New Energy Efficiency Rules For D.C. Buildings Take Effect In 2010 | WAMU 88.5 - American University Radio

: News

New Energy Efficiency Rules For D.C. Buildings Take Effect In 2010

Play associated audio

By Jonathan Wilson

On January 1st, owners of large commercial buildings in D.C. will be required to measure the energy efficiency of their properties.

Under D.C.'s law, owners of buildings 200,000 sq. ft. or larger will begin measuring their energy efficiency next year, and by January of 2012, a public database of all such buildings will be available on the web.

Cliff Majersik is with the Institute for Market Transformation, a non-profit organization dedicated to increasing energy efficiency.

He says tenants need to know this information for economic as well as environmental reasons. "If I'm a commercial tenant, I have a right to know how energy efficient a building is, especially because many commercial tenants end up paying energy bills themselves," says Majersik.

California already requires building owners to keep track of energy efficiency, but the ratings only have to be shared with people buying, leasing or financing a building. D.C. will be the first jurisdiction to require disclosure to tenants.

NPR

If These Shorts Could Talk ... New Book Tells 'Worn Stories'

In her new collection Worn Stories, Emily Spivack compiles odes to beloved pieces of clothing, written by celebrities and fashionistas.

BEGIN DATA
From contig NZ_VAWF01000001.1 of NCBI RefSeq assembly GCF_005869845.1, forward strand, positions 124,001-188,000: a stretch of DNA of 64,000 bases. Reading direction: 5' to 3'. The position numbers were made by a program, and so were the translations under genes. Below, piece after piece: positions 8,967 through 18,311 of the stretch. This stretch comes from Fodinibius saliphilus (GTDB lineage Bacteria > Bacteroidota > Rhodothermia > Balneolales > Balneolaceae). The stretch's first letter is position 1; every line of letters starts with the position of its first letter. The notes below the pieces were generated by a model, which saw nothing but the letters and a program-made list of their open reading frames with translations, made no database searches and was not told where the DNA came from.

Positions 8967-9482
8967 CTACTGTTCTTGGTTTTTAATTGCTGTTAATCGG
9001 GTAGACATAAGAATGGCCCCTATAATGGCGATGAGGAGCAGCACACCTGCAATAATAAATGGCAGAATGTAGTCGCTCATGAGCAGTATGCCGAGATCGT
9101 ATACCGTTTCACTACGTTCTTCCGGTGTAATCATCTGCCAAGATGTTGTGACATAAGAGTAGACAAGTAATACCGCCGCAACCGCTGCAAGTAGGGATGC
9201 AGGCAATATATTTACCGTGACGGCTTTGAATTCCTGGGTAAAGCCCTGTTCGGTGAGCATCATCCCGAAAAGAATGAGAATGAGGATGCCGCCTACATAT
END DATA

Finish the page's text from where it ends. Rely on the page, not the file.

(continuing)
NPR

Can Oxfam Nudge Big Food Companies To Do Right?

Oxfam is scoring the 10 biggest food companies on a scale of 1 to 10 on a host of issues, from worker rights to climate change. But will promises translate into concrete changes?
NPR

Rick Perry's Legal Trouble: The Line Between Influence And Coercion

The Texas governor is charged with abuse of office and coercing a public official, but he claims he was just doing what governors do: Vetoing a budget item.
NPR

Beware: Your Uber Ride May Come With A Side Of Oversharing

The "sharing economy" has created a lot of solutions for cheap rides and places to stay. In a piece for Ozy.com, Pooja Bhatia writes about one undesired byproduct: oversharing.

Leave a Comment

Help keep the conversation civil. Please refer to our Terms of Use and Code of Conduct before posting your comments.